08 Jun Next-Gen Workers’ Comp Adjusters: Who will step up to solve this puzzle?
Margaret Spence. Twitter @margaretspence Three factors the Workers’ Compensation Industry is failing to address – recruiting, retention, and career development, coupled with the continuing brain drain of an aging experienced workforce. Honesty factor, the adjusting job is not appealing to millennials – especially college educated, and well-rounded individuals. The demands of the job, the ongoing requirements, the lack of upward mobility, and the lack of investment in career development can be sited as a few factors that will affect the long-term growth and sustainability of the industry. Today most adjusters exist on sheer resilience because they’re too far in to make a change – the next generation will not be so courteous.
The next generation of leaders are not like your father or mother – nor should they be.
Every generation has its expectations – millennials are no different. The ongoing struggle in all industries, especially the insurance sector, we are great at recruiting employees with lots of shiny objects, but we will never be able to retain employees because we are operating like dinosaurs stuck in the mud.
The question we should be asking: what can the industry do to move out of the dinosaurs’ era of talent recruiting and into the twenty-first century of talent development? The answer is quite simple, adjust the demands and ask people what they want out of their careers. In the past adjusters were hired, developed their skills through continuing education and on-the-job training, and they stayed at the same desk until they were put out to pasture – that seems cute, but that is not how anyone should spend his or her career.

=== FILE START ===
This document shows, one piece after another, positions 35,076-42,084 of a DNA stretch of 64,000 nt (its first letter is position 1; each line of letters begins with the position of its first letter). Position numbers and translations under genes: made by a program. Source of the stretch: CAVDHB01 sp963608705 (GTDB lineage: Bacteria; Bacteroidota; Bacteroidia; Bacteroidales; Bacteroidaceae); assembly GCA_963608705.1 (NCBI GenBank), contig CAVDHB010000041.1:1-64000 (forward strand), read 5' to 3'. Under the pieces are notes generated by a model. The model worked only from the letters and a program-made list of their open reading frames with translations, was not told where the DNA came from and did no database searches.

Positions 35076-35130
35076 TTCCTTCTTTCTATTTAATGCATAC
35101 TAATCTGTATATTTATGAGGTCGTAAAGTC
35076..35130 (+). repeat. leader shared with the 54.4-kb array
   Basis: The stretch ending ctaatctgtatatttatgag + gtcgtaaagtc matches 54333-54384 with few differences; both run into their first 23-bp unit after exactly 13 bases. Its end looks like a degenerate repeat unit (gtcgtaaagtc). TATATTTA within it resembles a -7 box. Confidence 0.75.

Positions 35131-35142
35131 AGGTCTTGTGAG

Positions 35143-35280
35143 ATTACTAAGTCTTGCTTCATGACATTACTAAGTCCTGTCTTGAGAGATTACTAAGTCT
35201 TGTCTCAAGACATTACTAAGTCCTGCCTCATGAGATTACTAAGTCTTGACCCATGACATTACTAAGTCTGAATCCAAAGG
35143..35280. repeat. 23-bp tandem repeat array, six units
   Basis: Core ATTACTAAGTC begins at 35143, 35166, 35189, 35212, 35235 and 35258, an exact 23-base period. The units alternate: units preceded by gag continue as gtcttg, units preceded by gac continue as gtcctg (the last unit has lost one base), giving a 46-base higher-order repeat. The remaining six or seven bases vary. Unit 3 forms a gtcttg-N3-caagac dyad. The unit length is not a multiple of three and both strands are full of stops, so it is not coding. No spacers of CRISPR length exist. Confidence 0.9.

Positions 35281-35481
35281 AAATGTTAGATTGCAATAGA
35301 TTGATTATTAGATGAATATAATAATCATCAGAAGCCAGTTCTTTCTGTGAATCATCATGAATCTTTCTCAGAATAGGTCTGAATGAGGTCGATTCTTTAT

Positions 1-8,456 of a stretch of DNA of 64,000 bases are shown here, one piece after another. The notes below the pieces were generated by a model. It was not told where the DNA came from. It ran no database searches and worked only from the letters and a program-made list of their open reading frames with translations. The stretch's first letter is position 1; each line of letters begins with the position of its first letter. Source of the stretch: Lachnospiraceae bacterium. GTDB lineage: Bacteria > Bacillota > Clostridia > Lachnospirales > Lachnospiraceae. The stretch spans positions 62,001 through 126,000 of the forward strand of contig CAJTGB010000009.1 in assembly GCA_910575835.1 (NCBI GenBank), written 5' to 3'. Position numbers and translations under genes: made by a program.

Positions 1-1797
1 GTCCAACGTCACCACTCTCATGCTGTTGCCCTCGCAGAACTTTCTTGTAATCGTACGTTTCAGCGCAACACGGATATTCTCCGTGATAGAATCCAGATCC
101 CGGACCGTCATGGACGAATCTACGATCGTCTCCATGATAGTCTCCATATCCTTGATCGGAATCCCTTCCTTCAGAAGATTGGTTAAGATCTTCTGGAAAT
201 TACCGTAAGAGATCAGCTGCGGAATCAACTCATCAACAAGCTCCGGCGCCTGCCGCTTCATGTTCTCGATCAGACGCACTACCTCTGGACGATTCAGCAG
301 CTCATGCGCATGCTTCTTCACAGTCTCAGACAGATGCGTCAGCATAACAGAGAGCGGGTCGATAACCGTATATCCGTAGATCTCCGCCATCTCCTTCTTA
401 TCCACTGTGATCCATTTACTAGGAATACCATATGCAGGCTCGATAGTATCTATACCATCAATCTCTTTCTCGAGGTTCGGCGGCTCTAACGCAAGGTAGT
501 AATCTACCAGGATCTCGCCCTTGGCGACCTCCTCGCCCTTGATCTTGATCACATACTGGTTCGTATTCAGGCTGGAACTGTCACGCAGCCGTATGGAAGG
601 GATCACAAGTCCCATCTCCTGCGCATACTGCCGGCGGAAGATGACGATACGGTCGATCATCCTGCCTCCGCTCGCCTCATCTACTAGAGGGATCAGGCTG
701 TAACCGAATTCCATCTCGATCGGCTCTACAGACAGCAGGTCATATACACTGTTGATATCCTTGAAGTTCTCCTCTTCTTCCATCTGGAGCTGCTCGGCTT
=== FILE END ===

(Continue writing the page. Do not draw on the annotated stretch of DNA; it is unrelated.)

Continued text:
The Next-Gen Workers’ Compensation leader asks two questions, “where am I going and how will you help me get there?” They want to be developed into leaders, they want more responsibility beyond the adjuster’s desk, and they want to be appreciated for the contributions they are making daily. If we are not willing as an industry to spend money on talent development and training, we will become the relics of the employment process. Here’s a little-known fact, continuing education is not a career or talent development tool. The law requires continuing education – talent development means you care about the long-term viability of your employees and you invest in their growth. People want a reason to stay and grow with your organization they want to be engaged in the outcome and the process. Our current model of stealing employees from Peter and offering to pay them five cents more than Paul is not a recipe for a sustained workforce.
We must invest in recruiting, talent development, career advancement, diversity, inclusion, and sustained professional growth to meet the long-term talent demands of the workers’ compensation industry – because you and I both know that new claims get filed every hour of every day and we need experienced people shepherding injured employees through this complex system. Read more on why current talent management processes aren’t working.
Yvonne Guibert. Twitter @buzzystreet. Networking in Naples, Tuesday, June 19! Join me and fellow Alliance of Women in Workers’ Compensation ambassador Tammy Boyd as we kick off the summer at the upcoming FL RIMS Conference in Naples. Guests will enjoy a complimentary cocktail and appetizers. Meet in the lobby bar, 4p – 6p just before the conference cocktail reception. Casual networking at the Lobby Bar, Ritz-Carlton Naples. Register here.
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